Pitting and crevice corrosion of offshore stainless steel tubing
Stainless steel tubing on oil and gas platforms is regularly employed in process instrumentation and sensing, as well as chemical inhibition, hydraulic lines, impulse lines and utility applications, over a wide range of temperature, flow and pressure conditions.
Gerhard Schiroky, Swagelok Company
Anibal Dam, BP Exploration & Production Inc
Akinyemi Okeremi, Shell International Exploration & Production
Charlie Speed, Consultant
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Unfortunately, all over the globe, including the Gulf of Mexico, the North Sea, the Gulf of Guinea, the China Sea, the Caribbean and so on, corrosion of 316 stainless steel tubing has been observed (see Figure 1). Corrosion is a serious development that can lead to perforations of the tubing wall and the escape, under pressure, of highly flammable chemicals.
The two prevalent forms of localised corrosion are pitting corrosion, which is often readily recognisable, and crevice corrosion, which can be more difficult to observe. There are many factors that contribute to the onset of localised corrosion. The selection of inadequate tubing alloy and suboptimal installation practices can lead to deterioration of tubing surfaces in a matter of months. It has been speculated that today’s minimally alloyed 316 stainless steel tubing with close to 10.0% nickel, 2.0% molybdenum and 16.0% chromium may experience corrosion more readily than the more generously alloyed 316 tubing products that were produced decades ago.
Contamination is another leading cause for surface degradation. Such contamination may be caused by iron particles from welding and grinding operations; surface deposits from handling, drilling and blasting; and from sulphur-rich diesel exhaust. Periodic testing of seawater deluge systems, especially in combination with insufficient freshwater cleansing, may also leave undesirable chloride-laden deposits behind.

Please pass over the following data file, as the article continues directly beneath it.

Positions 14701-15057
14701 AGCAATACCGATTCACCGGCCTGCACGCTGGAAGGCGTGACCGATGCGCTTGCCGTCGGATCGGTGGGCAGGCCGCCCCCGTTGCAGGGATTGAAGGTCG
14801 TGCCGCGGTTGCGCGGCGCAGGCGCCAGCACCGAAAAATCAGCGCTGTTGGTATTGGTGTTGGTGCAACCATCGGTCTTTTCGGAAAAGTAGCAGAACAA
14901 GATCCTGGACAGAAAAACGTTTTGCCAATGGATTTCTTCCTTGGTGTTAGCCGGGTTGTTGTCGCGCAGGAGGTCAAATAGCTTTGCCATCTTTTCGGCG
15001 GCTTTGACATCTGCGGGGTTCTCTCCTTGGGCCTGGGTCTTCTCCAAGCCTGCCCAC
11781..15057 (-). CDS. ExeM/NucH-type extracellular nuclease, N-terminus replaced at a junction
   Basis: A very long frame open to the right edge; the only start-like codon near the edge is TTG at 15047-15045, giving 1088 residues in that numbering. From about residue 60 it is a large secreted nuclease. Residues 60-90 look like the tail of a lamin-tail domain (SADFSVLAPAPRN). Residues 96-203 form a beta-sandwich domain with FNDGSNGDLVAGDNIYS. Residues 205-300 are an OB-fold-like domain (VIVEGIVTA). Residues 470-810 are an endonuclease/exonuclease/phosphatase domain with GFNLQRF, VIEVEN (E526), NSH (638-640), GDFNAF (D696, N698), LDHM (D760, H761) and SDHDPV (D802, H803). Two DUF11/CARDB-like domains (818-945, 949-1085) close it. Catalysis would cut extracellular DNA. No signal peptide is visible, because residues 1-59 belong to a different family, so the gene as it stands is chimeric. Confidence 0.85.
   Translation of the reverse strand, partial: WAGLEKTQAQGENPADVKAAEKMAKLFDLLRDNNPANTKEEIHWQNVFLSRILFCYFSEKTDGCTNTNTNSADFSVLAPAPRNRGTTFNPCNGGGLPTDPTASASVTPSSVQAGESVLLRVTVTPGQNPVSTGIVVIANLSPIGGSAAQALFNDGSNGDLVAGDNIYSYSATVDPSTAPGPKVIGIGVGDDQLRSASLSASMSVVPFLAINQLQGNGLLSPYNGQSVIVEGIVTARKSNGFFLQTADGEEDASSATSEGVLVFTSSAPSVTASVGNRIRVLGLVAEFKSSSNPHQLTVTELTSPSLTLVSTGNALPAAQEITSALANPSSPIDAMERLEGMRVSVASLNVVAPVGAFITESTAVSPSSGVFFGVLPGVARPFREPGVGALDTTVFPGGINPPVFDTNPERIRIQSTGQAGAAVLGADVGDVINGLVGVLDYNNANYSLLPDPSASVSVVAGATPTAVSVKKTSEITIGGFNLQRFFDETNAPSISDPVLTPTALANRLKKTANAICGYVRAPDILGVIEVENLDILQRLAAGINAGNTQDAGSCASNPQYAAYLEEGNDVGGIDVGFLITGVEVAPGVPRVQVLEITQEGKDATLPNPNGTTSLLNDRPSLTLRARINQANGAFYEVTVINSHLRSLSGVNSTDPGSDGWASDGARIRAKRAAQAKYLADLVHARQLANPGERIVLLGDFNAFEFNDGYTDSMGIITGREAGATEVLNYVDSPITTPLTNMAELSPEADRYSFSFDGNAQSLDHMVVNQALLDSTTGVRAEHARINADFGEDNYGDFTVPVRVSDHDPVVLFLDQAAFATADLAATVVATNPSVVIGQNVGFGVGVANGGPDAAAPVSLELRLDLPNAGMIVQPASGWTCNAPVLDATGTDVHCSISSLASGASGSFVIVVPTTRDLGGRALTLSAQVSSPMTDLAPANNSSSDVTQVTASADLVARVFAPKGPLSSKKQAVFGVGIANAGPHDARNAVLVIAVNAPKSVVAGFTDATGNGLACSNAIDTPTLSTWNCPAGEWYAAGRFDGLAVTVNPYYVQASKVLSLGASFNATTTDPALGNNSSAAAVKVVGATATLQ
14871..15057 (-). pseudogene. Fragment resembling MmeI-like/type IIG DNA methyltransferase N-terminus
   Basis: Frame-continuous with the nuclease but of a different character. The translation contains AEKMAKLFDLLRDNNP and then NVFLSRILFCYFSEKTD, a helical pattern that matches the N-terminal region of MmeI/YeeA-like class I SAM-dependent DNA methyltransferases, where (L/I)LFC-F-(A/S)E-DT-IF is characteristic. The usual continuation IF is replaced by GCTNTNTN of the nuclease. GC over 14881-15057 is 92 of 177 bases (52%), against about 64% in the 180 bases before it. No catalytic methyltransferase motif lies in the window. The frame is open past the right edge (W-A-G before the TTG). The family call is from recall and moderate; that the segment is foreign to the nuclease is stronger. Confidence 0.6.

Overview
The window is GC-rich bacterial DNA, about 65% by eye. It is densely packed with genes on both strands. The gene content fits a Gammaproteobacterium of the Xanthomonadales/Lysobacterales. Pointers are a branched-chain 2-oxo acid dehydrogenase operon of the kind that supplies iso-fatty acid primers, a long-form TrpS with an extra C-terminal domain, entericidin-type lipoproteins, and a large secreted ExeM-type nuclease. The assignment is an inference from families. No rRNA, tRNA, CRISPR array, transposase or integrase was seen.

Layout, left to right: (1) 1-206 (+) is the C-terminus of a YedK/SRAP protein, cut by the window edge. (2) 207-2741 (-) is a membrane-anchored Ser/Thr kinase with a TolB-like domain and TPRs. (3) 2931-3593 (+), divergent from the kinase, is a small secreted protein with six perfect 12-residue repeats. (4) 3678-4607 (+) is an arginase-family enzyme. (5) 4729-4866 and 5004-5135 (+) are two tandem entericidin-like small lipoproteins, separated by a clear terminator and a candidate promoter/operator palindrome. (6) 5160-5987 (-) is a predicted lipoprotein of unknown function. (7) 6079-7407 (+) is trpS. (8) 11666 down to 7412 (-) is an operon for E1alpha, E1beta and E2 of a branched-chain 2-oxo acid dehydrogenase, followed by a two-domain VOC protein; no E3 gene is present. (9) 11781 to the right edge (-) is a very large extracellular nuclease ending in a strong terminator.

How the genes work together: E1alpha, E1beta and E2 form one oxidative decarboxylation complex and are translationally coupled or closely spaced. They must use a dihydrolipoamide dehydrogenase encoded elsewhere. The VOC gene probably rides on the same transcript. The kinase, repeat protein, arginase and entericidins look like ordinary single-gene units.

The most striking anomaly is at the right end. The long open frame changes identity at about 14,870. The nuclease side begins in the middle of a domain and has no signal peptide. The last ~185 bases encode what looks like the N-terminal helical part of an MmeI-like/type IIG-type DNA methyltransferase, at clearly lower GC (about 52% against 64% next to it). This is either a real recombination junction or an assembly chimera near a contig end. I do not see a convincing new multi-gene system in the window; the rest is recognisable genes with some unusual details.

Pitting and crevice corrosion
Pitting corrosion of tubing can in most cases be readily recognised. Individual shallow pits and, in later stages, deep and sometimes connected pits can be observed by visual inspection with the unaided eye (see Figure 2). Pitting corrosion starts when the chromium-rich passive oxide film on 316 tubing breaks down in a chloride-rich environment. The higher the chloride concentration and the more elevated the temperature, the higher the likelihood for breakdown of this passive film. Once the passive film has been breached, an electrochemical cell becomes active. As shown in Figure 3a, iron goes into solution in the more anodic bottom of the pit, diffuses toward the top and oxidises to iron oxide, or rust. The concentration of the iron chloride solution in a pit can increase as the pit gets deeper. The consequence is accelerated pitting, perforation of tubing walls and leaks. Pitting can penetrate deep into the tubing walls (see Figure 3b), creating a situation where tubing could fail.
Crevices are very difficult, or even impossible, to avoid in tubing installations. They exist between tubing and tube supports, in tubing clamps, between adjacent tubing runs, and underneath contamination and deposits that may have accumulated on tubing surfaces. Relatively tight crevices pose the greatest danger for crevice corrosion to occur. General corrosion of tubing in a tight crevice causes the oxygen concentration in the fluid that is contained within a crevice to drop. A lower oxygen concentration increases the likelihood for breakdown of the passive surface oxide film. The result is the formation of a shallow pit. Unlike in pitting corrosion described above, the formation of a pit on tubing that is surrounded by a crevice will lead to an increase of the Fe++ concentration in the fluid contained in the gap. Because of the strong interaction of the Fe++ ions with the OH- hydroxyl ions, the pH value drops. Chloride ions will also diffuse into the gap, being attracted by the Fe++ ions. The result of these events is an acidic ferric chloride solution that can lead to accelerated corrosion of tubing within the crevice.